By Willem Salet, Sako Musterd
The altering spatial association of the town of Amsterdam displays a larger-scale approach: the frequent form of Western towns is altering around the globe. for hundreds of years, the city center used to be taken with no consideration because the point of interest for foreign contacts and daily actions. The essays accumulated the following think about how city areas were transformed—not in basic terms spatially yet socially, economically, and culturally—into multi-centered metropolitan arrays, with participants interpreting the recent city identities which can emerge from such altering stipulations.
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Additional resources for Amsterdam human capital
1989) De Bijlmer als grensverleggend ideaal, Delft: Delft University Press. Olsen, D. “Urbanity, modernity and liberty, Amsterdam in the seventeenth century,” in: L. Deben et al (2000) Understanding Amsterdam, Amsterdam: Het Spinhuis, 230 et seq. L. (2000) Dutch Society 1588-1713, Essex: Harlow, et seq. Roegholt, R. (1993) Amsterdam na 1900, The Hague: Sdu Uitgevers, p. 20. Roegholt, R. (2001) “De droom van de jaren twintig,” De Groene Amsterdammer. Stevin, S. “Van de oirdening der steden,” in Materiae politicae; burgherlicke stoffen, 1649, Leiden: Rosenboom, 161; quoted in Bakker, 87.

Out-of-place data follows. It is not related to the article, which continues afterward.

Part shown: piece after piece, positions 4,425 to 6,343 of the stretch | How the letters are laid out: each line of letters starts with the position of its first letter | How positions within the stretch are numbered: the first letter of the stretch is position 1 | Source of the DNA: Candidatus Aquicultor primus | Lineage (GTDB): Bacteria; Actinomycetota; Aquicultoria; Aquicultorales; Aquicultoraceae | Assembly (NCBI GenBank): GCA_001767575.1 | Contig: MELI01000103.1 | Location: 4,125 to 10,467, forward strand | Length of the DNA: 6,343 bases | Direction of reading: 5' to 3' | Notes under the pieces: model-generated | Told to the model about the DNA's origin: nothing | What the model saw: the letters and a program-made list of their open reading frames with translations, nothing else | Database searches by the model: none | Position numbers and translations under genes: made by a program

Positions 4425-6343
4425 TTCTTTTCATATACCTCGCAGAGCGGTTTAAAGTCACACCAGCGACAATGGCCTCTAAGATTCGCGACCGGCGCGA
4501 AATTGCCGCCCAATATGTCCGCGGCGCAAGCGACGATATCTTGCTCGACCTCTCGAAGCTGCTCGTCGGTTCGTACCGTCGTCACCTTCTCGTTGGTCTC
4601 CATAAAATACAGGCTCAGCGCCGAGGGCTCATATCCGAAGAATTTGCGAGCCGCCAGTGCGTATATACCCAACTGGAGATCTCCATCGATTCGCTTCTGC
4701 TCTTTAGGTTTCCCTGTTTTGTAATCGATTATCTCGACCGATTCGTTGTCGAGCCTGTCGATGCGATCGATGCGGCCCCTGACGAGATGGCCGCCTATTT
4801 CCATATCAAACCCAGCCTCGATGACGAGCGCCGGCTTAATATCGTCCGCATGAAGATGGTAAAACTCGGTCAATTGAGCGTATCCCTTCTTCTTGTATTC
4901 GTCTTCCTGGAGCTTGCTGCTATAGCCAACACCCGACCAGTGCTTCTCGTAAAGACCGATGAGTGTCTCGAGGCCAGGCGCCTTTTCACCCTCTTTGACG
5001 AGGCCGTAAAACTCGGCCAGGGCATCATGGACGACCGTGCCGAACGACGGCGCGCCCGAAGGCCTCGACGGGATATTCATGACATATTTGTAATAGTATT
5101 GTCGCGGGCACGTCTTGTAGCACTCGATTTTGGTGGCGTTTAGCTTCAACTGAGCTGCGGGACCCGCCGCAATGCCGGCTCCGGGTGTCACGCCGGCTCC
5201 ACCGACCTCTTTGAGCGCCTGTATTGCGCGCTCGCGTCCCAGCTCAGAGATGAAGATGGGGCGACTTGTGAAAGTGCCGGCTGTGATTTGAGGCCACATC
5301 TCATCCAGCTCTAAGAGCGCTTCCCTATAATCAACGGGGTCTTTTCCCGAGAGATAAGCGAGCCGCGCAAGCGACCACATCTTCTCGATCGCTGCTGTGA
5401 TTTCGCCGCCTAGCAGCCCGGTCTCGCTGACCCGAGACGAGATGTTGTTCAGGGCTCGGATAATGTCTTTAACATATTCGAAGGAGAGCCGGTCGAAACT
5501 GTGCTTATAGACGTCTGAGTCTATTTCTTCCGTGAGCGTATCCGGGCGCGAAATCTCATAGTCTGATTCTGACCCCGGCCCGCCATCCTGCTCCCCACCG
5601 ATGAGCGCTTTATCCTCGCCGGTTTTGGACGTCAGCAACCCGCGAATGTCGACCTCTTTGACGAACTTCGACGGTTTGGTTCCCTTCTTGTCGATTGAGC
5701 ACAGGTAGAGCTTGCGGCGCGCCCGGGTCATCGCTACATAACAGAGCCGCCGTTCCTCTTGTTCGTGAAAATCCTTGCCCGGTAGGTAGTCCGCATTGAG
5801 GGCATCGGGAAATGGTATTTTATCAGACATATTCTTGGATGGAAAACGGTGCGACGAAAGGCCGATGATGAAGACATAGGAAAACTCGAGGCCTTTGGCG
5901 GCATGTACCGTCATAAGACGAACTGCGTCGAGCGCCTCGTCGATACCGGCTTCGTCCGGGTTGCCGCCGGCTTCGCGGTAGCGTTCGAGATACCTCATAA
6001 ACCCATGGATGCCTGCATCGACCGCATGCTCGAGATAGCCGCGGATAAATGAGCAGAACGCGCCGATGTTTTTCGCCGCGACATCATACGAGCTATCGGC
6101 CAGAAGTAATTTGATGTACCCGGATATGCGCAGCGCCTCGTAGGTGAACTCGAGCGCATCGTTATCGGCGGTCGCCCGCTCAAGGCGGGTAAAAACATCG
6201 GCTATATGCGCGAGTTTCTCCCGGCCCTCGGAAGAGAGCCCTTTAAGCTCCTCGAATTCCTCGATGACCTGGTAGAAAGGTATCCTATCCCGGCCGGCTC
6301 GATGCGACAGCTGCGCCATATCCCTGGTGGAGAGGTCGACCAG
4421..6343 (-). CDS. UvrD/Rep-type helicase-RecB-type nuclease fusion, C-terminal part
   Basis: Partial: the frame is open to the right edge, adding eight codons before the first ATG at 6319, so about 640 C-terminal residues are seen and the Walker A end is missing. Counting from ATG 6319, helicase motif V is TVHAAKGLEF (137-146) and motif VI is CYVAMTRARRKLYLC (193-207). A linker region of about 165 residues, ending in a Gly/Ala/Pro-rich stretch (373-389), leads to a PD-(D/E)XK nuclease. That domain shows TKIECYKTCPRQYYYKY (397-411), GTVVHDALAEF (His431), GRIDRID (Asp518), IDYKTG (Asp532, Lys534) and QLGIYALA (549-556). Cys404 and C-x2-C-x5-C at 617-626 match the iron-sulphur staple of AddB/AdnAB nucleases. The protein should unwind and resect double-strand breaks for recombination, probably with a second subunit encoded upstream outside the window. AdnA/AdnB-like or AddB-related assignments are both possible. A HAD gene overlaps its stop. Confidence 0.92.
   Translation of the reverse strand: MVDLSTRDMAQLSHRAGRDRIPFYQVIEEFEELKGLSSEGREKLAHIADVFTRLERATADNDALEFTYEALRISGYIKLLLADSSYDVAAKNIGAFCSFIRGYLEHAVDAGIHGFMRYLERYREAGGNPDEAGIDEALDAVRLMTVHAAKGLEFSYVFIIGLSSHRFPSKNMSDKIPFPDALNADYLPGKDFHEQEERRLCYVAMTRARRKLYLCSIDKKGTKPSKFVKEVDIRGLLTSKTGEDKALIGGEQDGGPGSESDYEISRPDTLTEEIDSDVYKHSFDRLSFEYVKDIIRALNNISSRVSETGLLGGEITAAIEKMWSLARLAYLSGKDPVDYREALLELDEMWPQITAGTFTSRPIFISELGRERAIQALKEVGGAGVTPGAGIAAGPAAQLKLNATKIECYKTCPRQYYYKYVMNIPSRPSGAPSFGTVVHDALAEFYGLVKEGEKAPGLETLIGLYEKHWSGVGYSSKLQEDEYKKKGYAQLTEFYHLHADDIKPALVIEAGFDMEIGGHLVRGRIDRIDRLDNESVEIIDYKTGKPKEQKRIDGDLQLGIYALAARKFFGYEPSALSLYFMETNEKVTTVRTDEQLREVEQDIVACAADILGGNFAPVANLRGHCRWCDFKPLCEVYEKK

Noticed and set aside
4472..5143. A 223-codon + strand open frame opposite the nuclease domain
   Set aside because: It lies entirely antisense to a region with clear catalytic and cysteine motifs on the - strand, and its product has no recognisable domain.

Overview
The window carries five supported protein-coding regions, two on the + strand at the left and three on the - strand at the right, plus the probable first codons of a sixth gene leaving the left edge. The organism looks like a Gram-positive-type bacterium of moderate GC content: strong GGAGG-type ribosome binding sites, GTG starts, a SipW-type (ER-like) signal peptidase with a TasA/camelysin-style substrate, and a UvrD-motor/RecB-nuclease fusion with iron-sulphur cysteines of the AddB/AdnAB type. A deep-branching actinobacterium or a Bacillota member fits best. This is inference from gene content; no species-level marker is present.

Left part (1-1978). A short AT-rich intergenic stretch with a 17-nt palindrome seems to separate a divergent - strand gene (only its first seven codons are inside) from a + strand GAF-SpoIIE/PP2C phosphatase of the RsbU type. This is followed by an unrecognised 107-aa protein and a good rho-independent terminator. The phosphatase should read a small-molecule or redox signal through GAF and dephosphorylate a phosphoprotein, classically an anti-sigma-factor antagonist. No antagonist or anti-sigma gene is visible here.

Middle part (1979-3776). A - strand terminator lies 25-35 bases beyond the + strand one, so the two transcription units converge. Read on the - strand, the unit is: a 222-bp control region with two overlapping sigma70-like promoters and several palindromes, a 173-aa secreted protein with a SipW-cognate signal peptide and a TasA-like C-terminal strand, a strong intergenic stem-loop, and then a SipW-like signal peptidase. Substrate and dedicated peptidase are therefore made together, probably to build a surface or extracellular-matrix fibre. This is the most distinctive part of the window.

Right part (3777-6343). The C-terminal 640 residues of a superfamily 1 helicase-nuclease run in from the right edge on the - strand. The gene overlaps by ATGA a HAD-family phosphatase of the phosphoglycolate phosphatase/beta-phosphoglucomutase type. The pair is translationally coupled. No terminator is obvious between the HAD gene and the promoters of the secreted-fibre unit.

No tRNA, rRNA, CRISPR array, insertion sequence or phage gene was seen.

And for Berlage their picturesque qualities were only acceptable when combined with monumentalism. In the past that had arisen out of religious ideals, modern monumentalism should express the ideal of the equality of all men. According to some authors, including Francis Freankel (1976, 49), Berlage was clearly influenced by the concept of la città ideale, the cosmic city. He placed the emphasis in his design upon straight lines and geometrical relationships. With this mathematical order, he wanted to create a new unity, something which had been lost with the rise of free, “bourgeois” forms.
In part this was due to the fact that a city sometimes changes faster than its planners could have foreseen. For example, very different groups moved in than had been envisaged. Those who came were mainly immigrants, with very few people from the old working-class districts, while a high percentage of the new inhabitants were the poor and unemployed. The parking garages and the long, spartan walkways designed in the relatively safe 1960s had by the turn of the decade turned into breeding grounds for crime.